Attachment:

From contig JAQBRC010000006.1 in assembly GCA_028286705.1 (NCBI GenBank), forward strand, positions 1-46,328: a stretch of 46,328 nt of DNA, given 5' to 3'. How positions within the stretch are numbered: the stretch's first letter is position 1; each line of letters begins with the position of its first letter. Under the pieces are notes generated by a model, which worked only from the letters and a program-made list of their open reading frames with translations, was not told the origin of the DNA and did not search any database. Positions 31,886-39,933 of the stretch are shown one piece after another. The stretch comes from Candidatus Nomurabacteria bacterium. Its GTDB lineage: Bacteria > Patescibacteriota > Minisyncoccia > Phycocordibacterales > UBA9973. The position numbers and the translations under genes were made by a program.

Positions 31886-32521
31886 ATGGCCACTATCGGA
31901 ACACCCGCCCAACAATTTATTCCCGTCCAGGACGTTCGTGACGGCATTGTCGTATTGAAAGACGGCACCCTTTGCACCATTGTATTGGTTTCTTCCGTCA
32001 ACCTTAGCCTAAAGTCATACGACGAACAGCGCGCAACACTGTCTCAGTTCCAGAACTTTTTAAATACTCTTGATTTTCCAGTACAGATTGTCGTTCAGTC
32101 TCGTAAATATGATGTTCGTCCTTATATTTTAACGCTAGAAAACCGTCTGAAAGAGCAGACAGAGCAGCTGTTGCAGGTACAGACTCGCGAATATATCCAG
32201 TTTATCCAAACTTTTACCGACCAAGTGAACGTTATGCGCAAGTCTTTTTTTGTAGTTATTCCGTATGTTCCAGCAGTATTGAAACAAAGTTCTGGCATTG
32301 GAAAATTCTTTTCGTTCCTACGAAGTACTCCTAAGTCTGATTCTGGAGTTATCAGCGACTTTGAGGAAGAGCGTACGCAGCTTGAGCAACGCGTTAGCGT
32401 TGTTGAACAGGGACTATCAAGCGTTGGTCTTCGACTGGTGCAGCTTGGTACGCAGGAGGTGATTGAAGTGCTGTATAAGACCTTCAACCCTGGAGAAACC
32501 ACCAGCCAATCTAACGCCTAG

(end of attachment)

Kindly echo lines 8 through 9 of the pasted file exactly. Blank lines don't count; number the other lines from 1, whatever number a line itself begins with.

32301 GAAAATTCTTTTCGTTCCTACGAAGTACTCCTAAGTCTGATTCTGGAGTTATCAGCGACTTTGAGGAAGAGCGTACGCAGCTTGAGCAACGCGTTAGCGT
32401 TGTTGAACAGGGACTATCAAGCGTTGGTCTTCGACTGGTGCAGCTTGGTACGCAGGAGGTGATTGAAGTGCTGTATAAGACCTTCAACCCTGGAGAAACC